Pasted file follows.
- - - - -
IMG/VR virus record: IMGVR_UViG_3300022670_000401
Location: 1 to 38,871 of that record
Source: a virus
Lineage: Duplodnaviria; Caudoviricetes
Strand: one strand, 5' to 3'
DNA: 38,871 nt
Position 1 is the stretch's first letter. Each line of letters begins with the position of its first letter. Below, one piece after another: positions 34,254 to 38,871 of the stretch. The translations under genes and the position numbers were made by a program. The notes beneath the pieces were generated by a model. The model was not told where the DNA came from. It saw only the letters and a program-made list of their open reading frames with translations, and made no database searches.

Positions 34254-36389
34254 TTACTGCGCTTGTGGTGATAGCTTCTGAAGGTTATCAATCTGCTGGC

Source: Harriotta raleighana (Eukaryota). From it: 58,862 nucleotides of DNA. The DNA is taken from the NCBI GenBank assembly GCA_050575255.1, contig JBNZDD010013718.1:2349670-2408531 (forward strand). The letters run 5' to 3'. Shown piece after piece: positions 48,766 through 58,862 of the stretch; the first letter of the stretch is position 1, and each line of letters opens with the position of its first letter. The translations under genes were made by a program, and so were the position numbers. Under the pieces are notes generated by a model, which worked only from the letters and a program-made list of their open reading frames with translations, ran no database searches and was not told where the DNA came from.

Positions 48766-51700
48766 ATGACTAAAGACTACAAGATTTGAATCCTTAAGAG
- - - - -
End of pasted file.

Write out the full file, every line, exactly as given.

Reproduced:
IMG/VR virus record: IMGVR_UViG_3300022670_000401
Location: 1 to 38,871 of that record
Source: a virus
Lineage: Duplodnaviria; Caudoviricetes
Strand: one strand, 5' to 3'
DNA: 38,871 nt
Position 1 is the stretch's first letter. Each line of letters begins with the position of its first letter. Below, one piece after another: positions 34,254 to 38,871 of the stretch. The translations under genes and the position numbers were made by a program. The notes beneath the pieces were generated by a model. The model was not told where the DNA came from. It saw only the letters and a program-made list of their open reading frames with translations, and made no database searches.

Positions 34254-36389
34254 TTACTGCGCTTGTGGTGATAGCTTCTGAAGGTTATCAATCTGCTGGC

Source: Harriotta raleighana (Eukaryota). From it: 58,862 nucleotides of DNA. The DNA is taken from the NCBI GenBank assembly GCA_050575255.1, contig JBNZDD010013718.1:2349670-2408531 (forward strand). The letters run 5' to 3'. Shown piece after piece: positions 48,766 through 58,862 of the stretch; the first letter of the stretch is position 1, and each line of letters opens with the position of its first letter. The translations under genes were made by a program, and so were the position numbers. Under the pieces are notes generated by a model, which worked only from the letters and a program-made list of their open reading frames with translations, ran no database searches and was not told where the DNA came from.

Positions 48766-51700
48766 ATGACTAAAGACTACAAGATTTGAATCCTTAAGAG